The leader of the Seventh-day Adventist Church in Uganda joined other faith representatives in the country and heads of the European Union last week to spur "free, fair and peaceful" elections in the central African nation next month.
The event joins a string of such meetings -- with the country's Electoral Commission, presidential candidates and members of the international community -- meant to shield Uganda from an election potentially beset by fraud and followed by political unrest.
Violence in the wake of contested elections has plagued several neighboring countries in recent years.
"We don't want to see what is happening in Ivory Coast or what happened in Kenya happen here," Joshua Kitakule, secretary-general of the Inter-Religious Council of Uganda, told AllAfrica News.
Reports indicate a disputed presidential election in Ivory Coast may plunge the country into civil war. At least 25,000 Ivoirians have already fled to neighboring Liberia, fearing possible violence, the Associated Press reported last week.
Kenyans endured widespread violence and unrest following 2007 contested elections, crippling the country's economy and igniting ethnic tensions.
"We hope and pray that our efforts will, along with those of many others, yield peace [in Uganda]," said John Kakembo, president of the Adventist Church in Uganda.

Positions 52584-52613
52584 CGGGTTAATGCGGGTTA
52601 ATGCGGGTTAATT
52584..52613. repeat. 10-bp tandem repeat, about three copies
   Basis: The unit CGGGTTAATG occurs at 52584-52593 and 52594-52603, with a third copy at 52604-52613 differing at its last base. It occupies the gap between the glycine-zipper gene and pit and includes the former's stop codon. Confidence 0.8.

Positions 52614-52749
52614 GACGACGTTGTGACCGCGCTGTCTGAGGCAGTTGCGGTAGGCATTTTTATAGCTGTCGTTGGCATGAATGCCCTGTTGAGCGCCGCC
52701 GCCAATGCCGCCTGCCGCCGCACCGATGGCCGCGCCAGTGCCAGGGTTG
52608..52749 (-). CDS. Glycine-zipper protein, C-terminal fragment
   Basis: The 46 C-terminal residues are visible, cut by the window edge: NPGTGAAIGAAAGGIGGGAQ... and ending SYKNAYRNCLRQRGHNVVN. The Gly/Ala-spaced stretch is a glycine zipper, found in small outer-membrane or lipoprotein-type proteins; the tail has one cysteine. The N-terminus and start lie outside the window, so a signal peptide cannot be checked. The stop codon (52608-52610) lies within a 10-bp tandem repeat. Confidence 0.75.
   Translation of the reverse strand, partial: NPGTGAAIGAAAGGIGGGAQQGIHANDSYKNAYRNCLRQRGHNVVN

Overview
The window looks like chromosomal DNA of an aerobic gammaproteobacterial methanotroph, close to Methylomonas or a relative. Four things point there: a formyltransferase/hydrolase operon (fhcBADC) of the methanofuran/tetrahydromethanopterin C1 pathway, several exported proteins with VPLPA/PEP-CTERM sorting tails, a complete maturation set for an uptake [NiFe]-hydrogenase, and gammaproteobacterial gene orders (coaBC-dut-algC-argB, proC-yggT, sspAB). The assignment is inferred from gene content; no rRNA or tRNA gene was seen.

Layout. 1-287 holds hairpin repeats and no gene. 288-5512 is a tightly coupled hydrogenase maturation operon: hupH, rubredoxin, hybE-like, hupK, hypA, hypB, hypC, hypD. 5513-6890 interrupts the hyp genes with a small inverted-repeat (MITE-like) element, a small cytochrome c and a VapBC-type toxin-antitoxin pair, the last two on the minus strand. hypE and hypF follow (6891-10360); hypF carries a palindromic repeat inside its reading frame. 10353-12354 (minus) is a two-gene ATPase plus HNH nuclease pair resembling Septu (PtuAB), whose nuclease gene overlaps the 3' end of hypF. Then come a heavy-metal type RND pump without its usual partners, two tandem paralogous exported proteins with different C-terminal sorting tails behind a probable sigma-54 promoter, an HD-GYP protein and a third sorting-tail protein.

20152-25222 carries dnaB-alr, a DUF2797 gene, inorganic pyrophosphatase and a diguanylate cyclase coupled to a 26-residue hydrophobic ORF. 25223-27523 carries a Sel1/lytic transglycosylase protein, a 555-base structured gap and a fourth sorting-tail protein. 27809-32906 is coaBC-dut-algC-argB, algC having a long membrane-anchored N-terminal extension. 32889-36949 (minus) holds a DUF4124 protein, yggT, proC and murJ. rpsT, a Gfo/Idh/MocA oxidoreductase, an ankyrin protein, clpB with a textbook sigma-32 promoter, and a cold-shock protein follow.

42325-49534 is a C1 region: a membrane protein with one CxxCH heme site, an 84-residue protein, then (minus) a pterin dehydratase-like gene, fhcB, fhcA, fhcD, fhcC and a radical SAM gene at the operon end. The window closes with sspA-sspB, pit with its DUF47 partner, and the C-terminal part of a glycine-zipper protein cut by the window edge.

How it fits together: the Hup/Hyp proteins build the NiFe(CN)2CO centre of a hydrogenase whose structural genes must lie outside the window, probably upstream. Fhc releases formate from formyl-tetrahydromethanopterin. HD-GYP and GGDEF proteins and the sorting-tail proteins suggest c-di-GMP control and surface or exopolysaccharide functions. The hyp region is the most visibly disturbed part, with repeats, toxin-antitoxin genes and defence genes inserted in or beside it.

There are some 200,000 Adventists in the nation of 33.4 million.
Kakembo said meetings with presidential candidates, which focused on safeguarding the credibility of the electoral process and media coverage of voting, among other things, were largely well received.
While "very receptive" to the council's efforts, the individuals and groups with whom they met expressed frustration over what they perceive as a fundamentally flawed electoral system, Kakembo said.
The council plans to secure meetings with the heads of Uganda's security agencies and the incumbent president next, he said. Council members have also met for a parliamentary prayer session.
Kakembo is among other church leaders in African countries seeking to achieve fairness in the electoral process. Recently, when elections scheduled on Saturday threatened to marginalize the Adventist community in Zambia, church leaders there -- including an Adventist member of parliament -- were instrumental in changing the day of the vote.
Adventists in Nigeria hope their efforts are equally successful. There, the Adventist Church is poised to take legal action unless the government agrees not to hold 2011 general elections on Saturday, Bassey Udoh, secretary of the church there, told Vangaurd News. Adventists have been shut out of elections for several election cycles, the report said.
Citing Adventist contributions to Nigerian society in the areas of education and health, Udoh said the 270,000 church members in the country are valuable citizens who "should not be disenfranchised."